RogerBW's Blog

The Yiddish Policemen's Union, Michael Chabon 08 July 2018

2007 Hugo- and Nebula-award-winning alternate-world noir. In 1940, refugee Jews from Europe were granted a temporary homeland in Alaska; sixty years later it's about to be handed back to the USA. But for homicide detective Meyer Landsman, that can't get in the way of solving the latest murder.

I think that the basic problem with this book, for me, is very much the same as often happens when a successful literary-fiction author deigns to dip their toe into mere genre: Chabon has one solid idea (in this case, "what if we had a noir murder mystery, but they're all Jews?"), and he thinks that that one idea is enough to carry the entire book.

He mostly doesn't infodump the alternate history, though there are lots of flashbacks; but this ends up meaning that it doesn't get talked about much at all. The Slattery Report really did recommend settling refugee Jews in Alaska to get round immigration quotas, but it got essentially no support from Jews or non-Jews. Here, Anthony Dimond the delegate from Alaska died in a car accident rather than preventing a key vote, and the proposal went through. Well, that's fine; quite how it means that the Germans beat the Soviets in 1942, Berlin was destroyed by nuclear weapons in 1946, and the state of Israel was completely erased after three months of existence… who knows? Chabon probably doesn't, and he certainly isn't going to tell you.

He is, however, in love with the sound of his own voice. This isn't so much overwritten as all froth and no beer. Here's a minor background character:

An old man, pushing himself like a rickety hand cart, weaves a course toward the door of the hotel. A short man, under five feet, dragging a large valise. Landsman observes the long white coat, worn open over a white suit with a waistcoat, and the wide brimmed white hat pulled down over his ears. A white beard and sidelocks, wispy and thick at the same time. The valise an ancient chimera of stained brocade and scratched hide. The whole right side of the man's body sags five degrees lower than the left, where the suitcase, which must contain the old boy's entire collection of lead ingots, weighs it down. The man stops and raises a finger, as if he has a question to pose of Landsman. The wind toys with the man's whiskers and with the brim of his hat. From his beard, arm pits, breath, and skin, the wind plucks a rich smell of stale tobacco and wet flannel and the sweat of a man who lives in the street. Landsman notes the color of the man's antiquated boots, yellowish ivory, like his beard, with sharp toes and buttons running up the sides.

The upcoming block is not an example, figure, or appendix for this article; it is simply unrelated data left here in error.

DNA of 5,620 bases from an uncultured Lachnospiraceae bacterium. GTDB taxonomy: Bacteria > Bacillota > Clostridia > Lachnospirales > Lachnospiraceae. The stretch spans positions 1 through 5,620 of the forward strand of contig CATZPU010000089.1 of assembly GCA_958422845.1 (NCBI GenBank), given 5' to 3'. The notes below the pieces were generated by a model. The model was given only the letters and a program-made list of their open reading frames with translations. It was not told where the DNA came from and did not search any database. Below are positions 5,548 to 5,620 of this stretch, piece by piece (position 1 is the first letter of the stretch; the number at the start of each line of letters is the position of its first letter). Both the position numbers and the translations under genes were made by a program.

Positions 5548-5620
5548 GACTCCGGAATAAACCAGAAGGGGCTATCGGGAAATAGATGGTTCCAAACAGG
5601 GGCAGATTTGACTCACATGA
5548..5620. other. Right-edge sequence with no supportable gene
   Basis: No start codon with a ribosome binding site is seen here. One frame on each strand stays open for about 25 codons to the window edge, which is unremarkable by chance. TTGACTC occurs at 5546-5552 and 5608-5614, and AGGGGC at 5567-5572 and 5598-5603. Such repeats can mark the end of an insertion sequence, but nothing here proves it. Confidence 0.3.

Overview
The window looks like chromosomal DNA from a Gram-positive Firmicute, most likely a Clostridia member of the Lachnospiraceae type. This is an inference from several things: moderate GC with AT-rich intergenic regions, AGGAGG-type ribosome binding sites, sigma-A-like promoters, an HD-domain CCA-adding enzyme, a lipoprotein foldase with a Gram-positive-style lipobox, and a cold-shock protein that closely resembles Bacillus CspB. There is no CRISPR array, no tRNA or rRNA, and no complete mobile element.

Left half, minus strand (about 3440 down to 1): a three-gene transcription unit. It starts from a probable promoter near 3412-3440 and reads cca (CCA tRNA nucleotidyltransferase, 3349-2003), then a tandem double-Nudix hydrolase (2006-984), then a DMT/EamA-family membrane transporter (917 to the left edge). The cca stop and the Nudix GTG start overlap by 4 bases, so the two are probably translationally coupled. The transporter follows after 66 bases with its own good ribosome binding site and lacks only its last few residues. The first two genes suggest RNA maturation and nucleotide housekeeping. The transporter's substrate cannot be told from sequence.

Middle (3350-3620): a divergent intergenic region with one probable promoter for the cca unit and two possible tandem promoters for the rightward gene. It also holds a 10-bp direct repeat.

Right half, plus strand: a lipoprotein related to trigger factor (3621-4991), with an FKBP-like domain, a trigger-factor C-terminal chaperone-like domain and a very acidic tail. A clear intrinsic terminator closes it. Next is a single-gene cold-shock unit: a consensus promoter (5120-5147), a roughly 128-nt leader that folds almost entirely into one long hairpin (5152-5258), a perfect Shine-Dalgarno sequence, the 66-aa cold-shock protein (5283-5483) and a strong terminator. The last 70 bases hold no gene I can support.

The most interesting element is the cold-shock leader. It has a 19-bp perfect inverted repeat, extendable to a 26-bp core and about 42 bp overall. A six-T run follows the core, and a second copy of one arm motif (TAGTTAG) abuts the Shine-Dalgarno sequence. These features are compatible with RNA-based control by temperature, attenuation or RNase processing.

Which is fine, but none of that is ever going to matter. And the whole thing is like that. The plot, such as it is, should be no surprise to anyone who was watching American culture after 2001; there's no mystery for the reader to solve, as characters wander up and hand Landsman chunks of the answer for no obvious reason. The noir is half-hearted (Kim Newman did it better), the alternate history is skimmed over or in casual references (Welles got to make his film of Heart of Darkness that in our world was interrupted by the war, but nobody talks about what it's like, just that it exists), and the characters are too busy standing for types to be people in themselves.

Read for Neil Bowers' Hugo-Nebula Joint Winners Reread.

I did wonder why SF readers went for this, but then I saw the rest of the nominees for the 2008 awards. Stross' Halting State (4th place) is quite decent, though it's not Hugo-worthy to my mind; I found Scalzi's The Last Colony (2nd) pretty dire; and I hadn't even heard of Robert J. Sawyer's Rollback (3rd) or Ian McDonald's Brasyl (5th). And the voting was fairly close.

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